When you live on a res, you don’t fear a lot. You don’t fear death. When you’re spiritual, you don’t fear nothing. I’m afraid to lose my grandma. I’m afraid to lose my kids. Otherwise, I don’t have no fear. I’m not afraid to die. You live to die. You die to live. It’s what you make your name for in life. But I’m not afraid of nothing except losing my kids and my grandma. I don’t want to see those days come.

 

Would your childhood self be proud of you now?

Oh yeah. Of course. I come from no moms, no dad. My grandma raised me. She had her alcohol problems, but she was a single, hard-working mother in my eyes. Living on a reservation, you have alcohol problems, but she overcome that. It’s better for us. I turned to spirituality. I don’t do drugs. I don’t drink alcohol. So of course I’m happy.

 

What’s the key to life?

Happiness. [laughs] You got to be happy. Forgiveness. The key to life is forgiveness. Make every day happy. You can’t walk with anger all your life. Expect the unexpected in life. You have to embrace it, challenge it, and move on. Conquer it. Curveballs come at you when you’re up and it humbles you down. Pick your ass back up and go again.

 

What will be your greatest accomplishment in the next five years?

The next five years? Watching my kids. Staying alive and trying to watch my kids, and hoping my grandma is still here. 

 

If you could live your life over again knowing what you know now, how would you do it different? 

I wouldn’t want to relive my life. I’m happy with my life. I would go to the doctor more, you know? Lack of healthcare around here. You would go to the doctor more, and get more check-ups to better your life. That’s what I would do.

 

What should I ask the next person?

How can we end racism?


Crystal

 

When did you last sing to yourself or to someone else and what song?

This morning, my little son and I sang “Animals,” by Maroon 5. That’s his favorite song to wake up to.

 

What is your favorite journey?

I guess just getting to know new people and their lives and their experiences. That happens anywhere. I guess I just have that face where I can go into a store and the person next to me just kind of tells me all about themselves. It’s hit and miss. It can be at WalMart or walking around a park. You get used to it after a while.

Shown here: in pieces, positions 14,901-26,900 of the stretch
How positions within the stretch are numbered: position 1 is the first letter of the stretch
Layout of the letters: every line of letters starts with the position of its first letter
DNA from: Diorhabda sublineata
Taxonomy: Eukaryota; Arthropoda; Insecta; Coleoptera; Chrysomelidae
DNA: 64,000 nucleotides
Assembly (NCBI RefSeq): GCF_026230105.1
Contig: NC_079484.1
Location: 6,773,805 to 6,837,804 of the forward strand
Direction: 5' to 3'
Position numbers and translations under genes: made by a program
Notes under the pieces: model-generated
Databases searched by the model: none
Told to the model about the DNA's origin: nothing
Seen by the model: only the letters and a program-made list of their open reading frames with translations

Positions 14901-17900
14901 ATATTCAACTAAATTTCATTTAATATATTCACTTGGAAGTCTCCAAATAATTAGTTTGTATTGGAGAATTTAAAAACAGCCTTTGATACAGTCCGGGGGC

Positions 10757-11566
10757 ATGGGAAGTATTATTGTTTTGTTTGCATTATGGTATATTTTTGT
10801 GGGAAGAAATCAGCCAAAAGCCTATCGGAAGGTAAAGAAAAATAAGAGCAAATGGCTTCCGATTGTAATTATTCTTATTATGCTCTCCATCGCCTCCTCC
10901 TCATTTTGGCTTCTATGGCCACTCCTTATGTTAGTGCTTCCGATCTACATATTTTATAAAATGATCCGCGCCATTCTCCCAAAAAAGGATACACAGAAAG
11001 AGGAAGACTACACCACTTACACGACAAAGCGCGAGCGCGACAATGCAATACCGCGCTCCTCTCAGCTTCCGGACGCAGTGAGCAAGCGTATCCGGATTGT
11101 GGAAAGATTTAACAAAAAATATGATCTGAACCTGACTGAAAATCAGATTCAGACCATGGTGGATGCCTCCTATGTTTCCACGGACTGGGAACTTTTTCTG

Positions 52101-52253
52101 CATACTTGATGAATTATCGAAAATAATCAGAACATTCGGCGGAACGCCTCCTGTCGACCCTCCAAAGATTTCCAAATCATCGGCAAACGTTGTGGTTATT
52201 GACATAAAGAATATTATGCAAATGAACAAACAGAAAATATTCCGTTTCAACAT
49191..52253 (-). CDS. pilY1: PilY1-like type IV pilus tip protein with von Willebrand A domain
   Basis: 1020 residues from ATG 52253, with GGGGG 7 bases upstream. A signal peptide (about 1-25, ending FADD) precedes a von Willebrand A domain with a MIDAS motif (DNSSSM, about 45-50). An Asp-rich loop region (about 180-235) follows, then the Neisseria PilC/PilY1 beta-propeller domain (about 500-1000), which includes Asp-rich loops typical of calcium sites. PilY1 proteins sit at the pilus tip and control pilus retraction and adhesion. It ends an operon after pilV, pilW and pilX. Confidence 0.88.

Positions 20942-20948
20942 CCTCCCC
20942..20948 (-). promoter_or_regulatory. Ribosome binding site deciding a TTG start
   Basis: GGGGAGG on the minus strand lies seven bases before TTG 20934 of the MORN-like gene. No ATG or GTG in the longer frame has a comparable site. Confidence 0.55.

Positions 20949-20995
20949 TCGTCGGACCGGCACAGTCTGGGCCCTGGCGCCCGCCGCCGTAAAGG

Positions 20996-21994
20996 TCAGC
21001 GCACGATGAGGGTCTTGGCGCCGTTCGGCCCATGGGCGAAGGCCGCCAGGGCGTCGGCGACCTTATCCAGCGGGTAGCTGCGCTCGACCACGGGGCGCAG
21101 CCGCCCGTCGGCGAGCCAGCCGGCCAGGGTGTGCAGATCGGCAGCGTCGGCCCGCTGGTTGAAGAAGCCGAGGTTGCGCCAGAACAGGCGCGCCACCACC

What characteristics do you value most in your friends?

Honesty. Loyalty. They always have your back. When things are stressful, they’re not gonna run and hide from a problem. They’re going to help you try to get through it.

 

What’s the biggest problem in your life?

Gosh, I don’t know. Probably my son’s father. He’s always working, so he’s never around. He’s gone probably 90 percent of the month, and so he doesn’t really get to know his son a whole lot, which is kind of sad. I think his son needs his father, and his father’s not around.

 

What is the secret to lasting relationships?

Having a connection and being able to act silly instead of always being serious. Just like, being able to go to a park and play, no matter at what age. Not taking life too seriously.

 

When and where are / were you happiest?

I’m probably happiest in my car, driving around with my son just listening to music. Relaxing. Stress-free. You can ignore the world and the problems you’re trying to work on.

 

What do you fear most?

Spiders. [laughs] They are gross, and they can hide in the smallest places.

 

Would your childhood self be proud of you now?

I think so, yeah. I’ve grown up a lot since I was child. I’ve overcome a lot of obstacles that I don’t think I would have imagined trying to come over.

 

What’s the key to life?

Happiness. Find something that makes you happy, and stick with it, and don’t give it up no matter what. Hold on to it.

 

What will be your greatest accomplishment in the next five years?

Being a single mom to a toddler and watching him grow since we’re getting ready to enroll him in preschool today. It’s scary and exciting. Watching him grow and become an individual and have his own personality.

 

How can we end racism?

That’s a good question. I think we just have to educate people. There’s a lot of intolerance. I think what you don’t know, you’re afraid of. And so until they can actually be in someone’s shoes, I don’t think they’re ever going to accept people for who they are.

 

What should I ask the next person?

How do they think they can end world hunger?